CAMBRIDGE, Mass. — A revolutionary cancer treatment is combining several therapies to successfully destroy tumors, scientists from the Massachusetts Institute of Technology say. Their breakthrough treatment “jump starts” a patient’s natural defenses by merging chemotherapy, immunotherapy, and tumor-fighting techniques.
Using this novel approach, researchers say diseased cells are removed from the body, treated with drugs, and then placed back in the tumor. They are delivered with a payload of medications that activate the immune system’s T cells. The injured cancer cells appear to act as a distress signal that spurs them into action.
“When you create cells that have DNA damage but are not killed, under certain conditions those live, injured cells can send a signal that awakens the immune system,” says senior author Professor Michael Yaffe in a university release.
An effective cancer treatment for many types
Immunotherapy – which stimulates the immune system to kill tumors – only works for a handful of cancers. The new method could enable it to be used against many forms of the disease.
In experiments, it completely eliminated tumors, melanomas, and breast cancers in 40 percent of treated mice. When the same rodents were injected with cancer cells months later, T cells recognized and destroyed them before new tumors could form.
The MIT team improved the performance of immunotherapy drugs called checkpoint blockade inhibitors. They take the brakes off of T cells that have become “exhausted” and unable to attack tumors. Adding chemotherapy drugs helped injured cells send signals that attract the immune system’s attention.
“This describes a new concept of immunogenic cell injury rather than immunogenic cell death for cancer treatment,” Prof. Yaffe reports.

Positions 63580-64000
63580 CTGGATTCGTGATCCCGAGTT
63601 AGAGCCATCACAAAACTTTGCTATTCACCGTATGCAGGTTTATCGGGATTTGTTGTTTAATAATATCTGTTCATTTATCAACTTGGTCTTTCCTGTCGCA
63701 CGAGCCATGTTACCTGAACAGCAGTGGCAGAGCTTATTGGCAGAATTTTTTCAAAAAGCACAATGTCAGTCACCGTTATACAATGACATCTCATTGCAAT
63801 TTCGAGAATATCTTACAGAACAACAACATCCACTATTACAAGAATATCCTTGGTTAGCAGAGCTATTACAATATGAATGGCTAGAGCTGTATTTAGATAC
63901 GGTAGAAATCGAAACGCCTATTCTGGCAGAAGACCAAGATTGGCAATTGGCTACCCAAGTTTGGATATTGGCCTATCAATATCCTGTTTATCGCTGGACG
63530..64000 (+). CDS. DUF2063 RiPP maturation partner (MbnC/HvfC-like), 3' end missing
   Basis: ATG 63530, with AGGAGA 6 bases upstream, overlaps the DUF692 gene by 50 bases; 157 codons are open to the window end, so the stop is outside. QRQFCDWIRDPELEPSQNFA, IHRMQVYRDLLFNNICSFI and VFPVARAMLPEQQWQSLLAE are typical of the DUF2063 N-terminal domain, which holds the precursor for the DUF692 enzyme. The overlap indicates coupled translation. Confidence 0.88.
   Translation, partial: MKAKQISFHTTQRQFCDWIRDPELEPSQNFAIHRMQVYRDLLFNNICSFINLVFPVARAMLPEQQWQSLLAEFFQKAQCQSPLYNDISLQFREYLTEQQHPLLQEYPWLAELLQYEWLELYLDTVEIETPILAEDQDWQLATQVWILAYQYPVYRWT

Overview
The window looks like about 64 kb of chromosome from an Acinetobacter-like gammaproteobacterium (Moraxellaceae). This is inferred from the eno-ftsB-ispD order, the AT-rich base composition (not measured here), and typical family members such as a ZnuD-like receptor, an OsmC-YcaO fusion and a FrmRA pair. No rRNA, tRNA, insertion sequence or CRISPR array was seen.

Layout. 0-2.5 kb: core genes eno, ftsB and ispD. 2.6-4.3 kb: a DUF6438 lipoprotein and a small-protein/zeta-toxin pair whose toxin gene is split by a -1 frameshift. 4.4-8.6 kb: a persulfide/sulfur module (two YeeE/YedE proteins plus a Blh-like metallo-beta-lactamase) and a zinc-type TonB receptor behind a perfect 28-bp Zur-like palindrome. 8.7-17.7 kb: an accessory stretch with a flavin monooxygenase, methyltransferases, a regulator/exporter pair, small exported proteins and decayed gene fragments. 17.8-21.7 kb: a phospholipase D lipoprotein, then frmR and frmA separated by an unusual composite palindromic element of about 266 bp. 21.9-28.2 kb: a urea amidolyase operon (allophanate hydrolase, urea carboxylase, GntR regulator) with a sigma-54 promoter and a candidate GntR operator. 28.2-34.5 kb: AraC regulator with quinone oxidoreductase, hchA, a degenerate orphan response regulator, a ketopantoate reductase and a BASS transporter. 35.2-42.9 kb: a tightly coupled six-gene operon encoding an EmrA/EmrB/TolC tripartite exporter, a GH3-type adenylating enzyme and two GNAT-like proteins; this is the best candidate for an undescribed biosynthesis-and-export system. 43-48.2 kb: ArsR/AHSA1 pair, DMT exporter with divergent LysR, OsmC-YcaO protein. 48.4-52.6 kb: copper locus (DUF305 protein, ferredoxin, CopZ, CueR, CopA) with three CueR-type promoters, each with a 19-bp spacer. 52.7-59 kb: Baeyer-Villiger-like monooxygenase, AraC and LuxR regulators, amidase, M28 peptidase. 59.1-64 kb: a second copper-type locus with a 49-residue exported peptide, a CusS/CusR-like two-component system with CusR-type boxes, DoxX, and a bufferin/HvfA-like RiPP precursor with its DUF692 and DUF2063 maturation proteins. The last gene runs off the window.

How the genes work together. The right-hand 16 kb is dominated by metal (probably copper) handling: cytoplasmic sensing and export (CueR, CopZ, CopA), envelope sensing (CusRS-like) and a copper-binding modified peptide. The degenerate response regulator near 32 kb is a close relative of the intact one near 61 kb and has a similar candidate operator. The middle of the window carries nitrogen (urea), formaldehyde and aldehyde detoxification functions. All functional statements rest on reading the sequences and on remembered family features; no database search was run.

“We showed that if you treated tumor cells in a dish, when you injected them back directly into the tumor and gave checkpoint blockade inhibitors, the live, injured cells were the ones that reawaken the immune system.”
Several clinical trials combining the therapies are underway. The study in the journal Science Signaling sheds fresh light on the best approach.
Striking the right cancer-killing balance
The drugs that worked best were those that cause DNA damage. They activate cellular pathways in tumors that respond to stress. The chemicals send out distress signals that provoke T cells to destroy injured cells and any other tumor cells nearby.
“Our findings fit perfectly with the concept that ‘danger signals’ within cells can talk to the immune system, a theory pioneered by Polly Matzinger at NIH in the 1990s, though still not universally accepted,” the study author adds.
Researchers also tried injecting DNA-damaging drugs directly into the tumors, instead of treating cells outside the body. However, this was ineffective because the chemotherapy drugs also harmed T cells and other immune cells near the tumor.
Also, injecting the injured cells without checkpoint blockade inhibitors had little benefit.
“You have to present something that can act as an immunostimulant, but then you also have to release the preexisting block on the immune cells,” Prof. Yaffe concludes.
Yaffe now hopes to test the approach in patients whose tumors have not responded to immunotherapy. First, study authors will need to carry out more tests to determine which drugs, and at which doses, would be most beneficial for different types of tumors.
The researchers are also further investigating exactly how the injured tumor cells stimulate such a strong T cell response.
South West News Service writer Mark Waghorn contributed to this report.